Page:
Former Rocky Mount chief rebuilding image of ECSU campus police
Posted May 29, 2013
Elizabeth City, N.C. — A former Rocky Mount police chief is leading the effort to restore credibility to security at Elizabeth City State University, where police routinely ignored campus crimes in recent years.
The Elizabeth City State campus police didn't investigate about 125 criminal complaints dating to 2005, including 18 sexual assaults, officials have said. The university also didn't publicly report all campus crimes to the federal government as federal law requires, which could result in fines or lost financial aid funding.
The revelations have led to the resignations of University Police Chief Sam Beamon and Chancellor Willie Gilchrist in recent weeks. The State Bureau of Investigation is also looking into allegations of obstruction of justice and witness intimidation on campus.
"We want to get it right, first of all, and we want to make sure that we're doing everything we can to put it in everyone's mind that this campus is safe," Vice Chancellor William Smith said.
The lax enforcement came to light after a female student went to Elizabeth City police to report that a residence hall security officer tried to assault her. She had reported the incident three times to campus police, but no action was ever taken.
John Manley, who retired two years ago as chief of the Rocky Mount Police Department, has been named interim chief at Elizabeth City State. He has called in local police and law enforcement from North Carolina State University and North Carolina Central University to revisit the cases that went ignored.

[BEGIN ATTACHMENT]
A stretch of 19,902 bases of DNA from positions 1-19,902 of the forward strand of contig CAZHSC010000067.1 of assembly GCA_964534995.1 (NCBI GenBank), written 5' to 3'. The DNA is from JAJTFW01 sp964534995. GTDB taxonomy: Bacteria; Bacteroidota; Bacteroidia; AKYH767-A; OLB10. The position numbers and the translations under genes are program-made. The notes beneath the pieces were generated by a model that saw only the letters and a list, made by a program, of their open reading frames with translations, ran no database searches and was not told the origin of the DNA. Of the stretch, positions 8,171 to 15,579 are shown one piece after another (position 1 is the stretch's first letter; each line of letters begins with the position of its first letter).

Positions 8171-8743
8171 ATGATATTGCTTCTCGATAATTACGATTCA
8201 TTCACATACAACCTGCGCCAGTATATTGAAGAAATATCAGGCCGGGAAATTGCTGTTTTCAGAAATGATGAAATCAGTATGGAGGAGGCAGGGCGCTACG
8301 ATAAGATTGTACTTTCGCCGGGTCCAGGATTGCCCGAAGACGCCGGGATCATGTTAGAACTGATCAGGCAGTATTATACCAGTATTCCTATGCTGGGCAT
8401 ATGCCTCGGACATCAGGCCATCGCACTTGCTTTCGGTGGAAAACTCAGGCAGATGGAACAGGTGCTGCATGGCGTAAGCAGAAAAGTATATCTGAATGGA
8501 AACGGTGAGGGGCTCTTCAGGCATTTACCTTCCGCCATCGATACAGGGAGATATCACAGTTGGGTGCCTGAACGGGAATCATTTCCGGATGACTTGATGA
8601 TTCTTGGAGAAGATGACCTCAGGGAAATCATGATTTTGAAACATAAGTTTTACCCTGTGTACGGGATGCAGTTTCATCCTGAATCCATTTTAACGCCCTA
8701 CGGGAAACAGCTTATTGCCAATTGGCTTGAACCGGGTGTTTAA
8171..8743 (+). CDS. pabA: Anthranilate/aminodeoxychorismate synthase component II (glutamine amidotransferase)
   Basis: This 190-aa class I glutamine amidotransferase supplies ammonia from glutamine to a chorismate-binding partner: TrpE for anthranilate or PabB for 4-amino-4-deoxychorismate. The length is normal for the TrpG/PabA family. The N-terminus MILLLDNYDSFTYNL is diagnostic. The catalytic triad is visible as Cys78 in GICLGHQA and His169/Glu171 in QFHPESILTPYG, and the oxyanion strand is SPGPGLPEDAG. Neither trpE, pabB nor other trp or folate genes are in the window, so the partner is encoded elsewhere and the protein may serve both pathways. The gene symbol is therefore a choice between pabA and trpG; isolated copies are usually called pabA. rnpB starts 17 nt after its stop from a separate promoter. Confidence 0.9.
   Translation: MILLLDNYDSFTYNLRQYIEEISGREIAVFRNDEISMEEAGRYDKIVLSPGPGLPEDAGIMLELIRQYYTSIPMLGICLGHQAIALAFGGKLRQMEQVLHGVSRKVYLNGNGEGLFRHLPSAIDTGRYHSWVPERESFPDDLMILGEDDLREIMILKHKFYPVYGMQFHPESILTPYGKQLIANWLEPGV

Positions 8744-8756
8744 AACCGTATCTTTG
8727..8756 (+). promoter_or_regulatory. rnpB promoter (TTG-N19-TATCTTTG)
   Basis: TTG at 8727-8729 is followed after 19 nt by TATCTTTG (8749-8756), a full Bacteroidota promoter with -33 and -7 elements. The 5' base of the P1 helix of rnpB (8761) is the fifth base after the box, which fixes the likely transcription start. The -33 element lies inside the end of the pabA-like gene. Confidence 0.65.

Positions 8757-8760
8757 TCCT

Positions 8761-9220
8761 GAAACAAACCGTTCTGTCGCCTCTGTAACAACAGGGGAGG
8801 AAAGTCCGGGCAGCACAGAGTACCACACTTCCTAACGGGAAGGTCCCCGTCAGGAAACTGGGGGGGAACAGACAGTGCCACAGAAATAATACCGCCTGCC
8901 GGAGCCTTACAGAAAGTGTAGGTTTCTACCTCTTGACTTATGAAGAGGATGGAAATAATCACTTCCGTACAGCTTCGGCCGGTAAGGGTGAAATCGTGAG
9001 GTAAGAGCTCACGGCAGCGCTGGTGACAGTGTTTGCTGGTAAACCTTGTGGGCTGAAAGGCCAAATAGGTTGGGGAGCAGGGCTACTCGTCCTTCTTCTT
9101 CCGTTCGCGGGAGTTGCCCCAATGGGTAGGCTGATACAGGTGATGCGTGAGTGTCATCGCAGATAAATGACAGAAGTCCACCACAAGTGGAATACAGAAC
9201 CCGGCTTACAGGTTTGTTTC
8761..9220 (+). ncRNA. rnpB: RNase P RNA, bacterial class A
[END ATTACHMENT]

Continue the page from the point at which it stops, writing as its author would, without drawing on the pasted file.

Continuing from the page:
So far, they've resolved about 60 of the dormant crime reports, making eight arrests. Dozens of other cases were closed because victims refused to cooperate or because police could no longer solve them.
"People just need to know we will work through it. We will work through it methodically, and by the end of the day, the right thing will be done by each and every case," Manley said.
Elizabeth City State has hired an outside consultant to figure out how and why the criminal complaints weren't properly investigated.
University of North Carolina officials have named former state Court of Appeals Judge Charles Becton as interim chancellor. He also served as interim chancellor at N.C. Central last year.
"We're working to do everything we can to make it a safe school for our students," said Norma James, a member of the Elizabeth City State Board of Trustees. "I think everybody was kind of shocked about what had happened."
On a recent day, university and city officers were patrolling the campus.
Still, freshman Zhana Winters said she is concerned by the allegations that campus crime has been ignored in recent years.
"My first reaction is, wow, you know, you would think they would be taken care of," Winters said.
"Some of the cases may not have been appropriately handled by university police, but the campus is safe," Manley said.